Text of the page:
Nature, or in your own religion, and therefore not to be objected
against Christians."

Higgins says that it is proved as completely as it is possible to
prove a fact of this kind that the Romans had a crucified object
of adoration, and that this could be no other than an incarnation
of the God Sol, represented in some way to have been crucified.

An ancient medal found in Cyprus has upon one of its sides the
figure of a crucified man with the chaplet or rosary, the same as
those now in use by Romanists. From the style of workmanship it
is thought that this medal must have been anterior to the
Macedonian conquest.

There is little doubt that the early fathers and the bishops in
the Christian church recognized in the cross the ancient emblem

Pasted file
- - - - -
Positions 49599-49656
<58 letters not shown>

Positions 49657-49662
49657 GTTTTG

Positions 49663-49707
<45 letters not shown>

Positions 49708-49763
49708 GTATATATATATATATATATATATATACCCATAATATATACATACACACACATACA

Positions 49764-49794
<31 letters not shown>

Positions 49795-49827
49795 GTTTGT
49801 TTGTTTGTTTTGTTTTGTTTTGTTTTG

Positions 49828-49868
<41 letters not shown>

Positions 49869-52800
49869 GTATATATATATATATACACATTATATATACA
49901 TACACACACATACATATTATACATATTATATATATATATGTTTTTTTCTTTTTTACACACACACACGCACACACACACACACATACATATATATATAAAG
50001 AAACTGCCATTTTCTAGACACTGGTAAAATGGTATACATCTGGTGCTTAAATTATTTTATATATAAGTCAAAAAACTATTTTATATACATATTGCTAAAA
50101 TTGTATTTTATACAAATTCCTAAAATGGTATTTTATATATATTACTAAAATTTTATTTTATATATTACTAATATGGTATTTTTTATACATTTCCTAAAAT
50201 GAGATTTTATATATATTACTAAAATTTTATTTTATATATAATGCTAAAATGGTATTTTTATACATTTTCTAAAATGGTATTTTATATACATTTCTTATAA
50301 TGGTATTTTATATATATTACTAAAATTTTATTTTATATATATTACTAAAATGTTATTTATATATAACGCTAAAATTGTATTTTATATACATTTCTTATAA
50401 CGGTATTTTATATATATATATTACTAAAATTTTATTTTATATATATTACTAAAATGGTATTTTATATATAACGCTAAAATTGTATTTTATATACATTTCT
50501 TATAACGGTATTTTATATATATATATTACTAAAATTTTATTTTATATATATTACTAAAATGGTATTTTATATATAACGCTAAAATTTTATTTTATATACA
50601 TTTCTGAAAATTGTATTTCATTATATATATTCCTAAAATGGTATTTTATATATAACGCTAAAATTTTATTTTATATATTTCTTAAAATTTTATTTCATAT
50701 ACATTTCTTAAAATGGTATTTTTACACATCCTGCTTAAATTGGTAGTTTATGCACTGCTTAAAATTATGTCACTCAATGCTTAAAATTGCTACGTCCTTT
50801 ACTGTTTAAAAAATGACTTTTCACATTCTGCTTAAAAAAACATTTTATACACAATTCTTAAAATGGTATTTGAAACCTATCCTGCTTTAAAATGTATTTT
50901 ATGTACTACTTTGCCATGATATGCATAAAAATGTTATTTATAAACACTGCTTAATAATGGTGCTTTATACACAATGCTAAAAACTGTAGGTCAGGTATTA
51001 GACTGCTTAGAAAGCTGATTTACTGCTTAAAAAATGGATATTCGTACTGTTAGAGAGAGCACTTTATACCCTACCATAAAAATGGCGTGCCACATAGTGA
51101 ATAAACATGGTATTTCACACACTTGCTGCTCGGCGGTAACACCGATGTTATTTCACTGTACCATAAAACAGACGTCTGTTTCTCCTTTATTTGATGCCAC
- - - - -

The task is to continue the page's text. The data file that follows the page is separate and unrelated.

of fertility, but as the idea of a spiritual life had begun to
take root, it was deemed proper to conceal its real significance;
hence from a symbol representing the continuity of existence on
the earth the cross now prefigured eternal life or existence
after death. Henceforward although man was dead in
transgressions, through the cross, or through the crucified
Christ, he received eternal life.

That the original signification of this symbol was understood by
early Christians is apparent from the fact that the Emperor
Theodosius, between the years 378 and 395, issued a decree
prohibiting the sign of the cross being sculptured or painted on
the pavements of churches. Tertullian also, after declaring that
the devil made the sign of the cross on the foreheads of the
followers of the Persian Mithra, accused the Christians of
adoring the same emblem.

In 280, A. C. Porphyry, referring to crosses, asked why
theologists give passions to the gods, erect Phalli and use
shameful language; to which the Christian Iamblichus in the year